Search Results

Keywords: War Ships

Historical Items

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Item 19107

Bar Harbor with War Ships

Contributed by: Jesup Memorial Library Date: circa 1910 Location: Bar Harbor Media: Postcard

Item 40309

Camouflaged ships, Casco Bay, 1918

Contributed by: Maine Historical Society Date: 1918 Media: Watercolor on paper

Item 50314

Tug of war, Portland, 1920

Contributed by: Maine Historical Society/MaineToday Media Date: 1920-07-01 Location: Portland Media: Glass Negative

Exhibits

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Exhibit

Prisoners of War

Mainers have been held prisoners in conflicts fought on Maine and American soil and in those fought overseas. In addition, enemy prisoners from several wars have been brought to Maine soil for the duration of the war.

Exhibit

Great War and Armistice Day

In 1954, November 11 became known as Veterans Day, a time to honor American veterans of all wars. The holiday originated, however, as a way to memorialize the end of World War I, November 11, 1918, and to "perpetuate peace through good will and mutual understanding between nations." Mainers were involved in World War I as soldiers, nurses, and workers on the homefront aiding the military effort.

Exhibit

World War I and the Maine Experience

With a long history of patriotism and service, Maine experienced the war in a truly distinct way. Its individual experiences tell the story of not only what it means to be an American, but what it means to be from Maine during the war to end all wars.

Site Pages

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Site Page

Highlighting Historical Hampden - Ships

Ships 'Katherine May,' Hampden, 1919 Item 28033 infoHampden Historical Society

Site Page

Highlighting Historical Hampden - Ships

Ships The schooner Victory, Hampden, ca. 1898 Item 28115 infoHampden Historical Society

Site Page

Highlighting Historical Hampden - War of 1812

Both American ships burned in the Penobscot at Hampden, either set afire by their own crews or by the British.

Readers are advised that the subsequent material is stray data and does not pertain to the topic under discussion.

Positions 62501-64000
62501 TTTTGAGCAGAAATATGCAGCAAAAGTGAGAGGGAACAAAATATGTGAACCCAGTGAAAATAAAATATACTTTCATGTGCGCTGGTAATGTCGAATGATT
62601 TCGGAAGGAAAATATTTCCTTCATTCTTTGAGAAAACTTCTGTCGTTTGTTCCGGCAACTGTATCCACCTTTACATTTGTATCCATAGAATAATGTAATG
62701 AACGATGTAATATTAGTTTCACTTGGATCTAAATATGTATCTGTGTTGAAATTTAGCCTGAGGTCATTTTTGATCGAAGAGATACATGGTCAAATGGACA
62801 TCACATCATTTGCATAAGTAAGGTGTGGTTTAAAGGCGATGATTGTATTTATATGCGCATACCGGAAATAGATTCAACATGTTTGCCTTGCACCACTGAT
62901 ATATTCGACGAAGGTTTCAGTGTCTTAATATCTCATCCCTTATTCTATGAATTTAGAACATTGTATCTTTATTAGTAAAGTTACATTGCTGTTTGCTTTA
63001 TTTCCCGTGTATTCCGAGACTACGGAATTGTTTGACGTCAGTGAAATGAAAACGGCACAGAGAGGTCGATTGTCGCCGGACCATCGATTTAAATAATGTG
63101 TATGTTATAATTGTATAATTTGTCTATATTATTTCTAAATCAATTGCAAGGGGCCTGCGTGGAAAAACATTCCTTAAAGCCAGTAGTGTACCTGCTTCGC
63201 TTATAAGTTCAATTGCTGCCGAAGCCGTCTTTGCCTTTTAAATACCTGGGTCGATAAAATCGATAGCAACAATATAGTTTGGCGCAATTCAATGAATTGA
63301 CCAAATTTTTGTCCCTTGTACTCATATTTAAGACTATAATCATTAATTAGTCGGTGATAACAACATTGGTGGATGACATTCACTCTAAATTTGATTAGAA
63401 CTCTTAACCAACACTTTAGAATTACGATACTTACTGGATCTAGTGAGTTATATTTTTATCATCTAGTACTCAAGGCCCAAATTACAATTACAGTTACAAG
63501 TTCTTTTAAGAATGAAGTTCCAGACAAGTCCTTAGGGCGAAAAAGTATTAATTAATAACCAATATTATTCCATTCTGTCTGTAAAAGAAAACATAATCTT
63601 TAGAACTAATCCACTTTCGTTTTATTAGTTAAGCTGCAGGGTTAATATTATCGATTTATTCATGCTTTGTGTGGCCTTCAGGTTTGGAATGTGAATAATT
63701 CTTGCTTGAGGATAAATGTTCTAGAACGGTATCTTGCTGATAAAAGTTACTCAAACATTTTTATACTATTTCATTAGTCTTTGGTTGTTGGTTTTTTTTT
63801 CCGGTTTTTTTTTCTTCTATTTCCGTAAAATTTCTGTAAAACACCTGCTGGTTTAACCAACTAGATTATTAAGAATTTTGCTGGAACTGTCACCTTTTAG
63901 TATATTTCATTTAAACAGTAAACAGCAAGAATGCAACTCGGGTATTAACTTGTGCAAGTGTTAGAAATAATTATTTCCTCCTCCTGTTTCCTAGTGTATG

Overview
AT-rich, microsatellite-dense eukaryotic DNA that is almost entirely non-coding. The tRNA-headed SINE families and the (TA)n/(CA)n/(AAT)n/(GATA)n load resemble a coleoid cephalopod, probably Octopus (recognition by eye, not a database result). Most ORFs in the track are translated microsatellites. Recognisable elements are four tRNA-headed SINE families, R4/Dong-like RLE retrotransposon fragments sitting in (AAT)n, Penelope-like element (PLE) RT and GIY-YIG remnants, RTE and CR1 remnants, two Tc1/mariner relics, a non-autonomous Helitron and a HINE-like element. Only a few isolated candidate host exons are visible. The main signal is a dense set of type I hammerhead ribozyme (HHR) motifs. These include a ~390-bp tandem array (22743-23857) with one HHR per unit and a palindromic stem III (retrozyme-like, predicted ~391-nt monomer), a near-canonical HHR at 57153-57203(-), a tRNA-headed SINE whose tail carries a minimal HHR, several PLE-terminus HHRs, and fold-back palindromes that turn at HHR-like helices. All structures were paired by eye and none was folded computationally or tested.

My Maine Stories

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Story

The only letter to survive World War II
by Cyrene Slegona

Only one of many letters my father sent to his wife remained after he came home from World War II.

Story

My father, Earle Ahlquist, served during World War II
by Earlene Chadbourne

Earle Ahlquist used his Maine common sense during his Marine service and to survive Iwo Jima

Story

Learning to fly and instructing cadets at West Point during WWII
by Vera Cleaves

West Point during World War II

Lesson Plans

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Lesson Plan

Longfellow Amongst His Contemporaries: The Ship of State DBQ

Grade Level: 9-12 Content Area: English Language Arts, Social Studies
Preparation Required/Preliminary Discussion: Lesson plans should be done in the context of a course of study on American literature and/or history from the Revolution to the Civil War. The ship of state is an ancient metaphor in the western world, especially among seafaring people, but this figure of speech assumed a more widespread and literal significance in the English colonies of the New World. From the middle of the 17th century, after all, until revolution broke out in 1775, the dominant system of governance in the colonies was the Navigation Acts. The primary responsibility of colonial governors, according to both Parliament and the Crown, was the enforcement of the laws of trade, and the governors themselves appointed naval officers to ensure that the various provisions and regulations of the Navigation Acts were executed. England, in other words, governed her American colonies as if they were merchant ships. This metaphorical conception of the colonies as a naval enterprise not only survived the Revolution but also took on a deeper relevance following the construction of the Union. The United States of America had now become the ship of state, launched on July 4th 1776 and dedicated to the radical proposition that all men are created equal and endowed with certain unalienable rights. This proposition is examined and tested in any number of ways during the decades between the Revolution and the Civil War. Novelists and poets, as well as politicians and statesmen, questioned its viability: Whither goes the ship of state? Is there a safe harbor somewhere up ahead or is the vessel doomed to ruin and wreckage? Is she well built and sturdy or is there some essential flaw in her structural frame?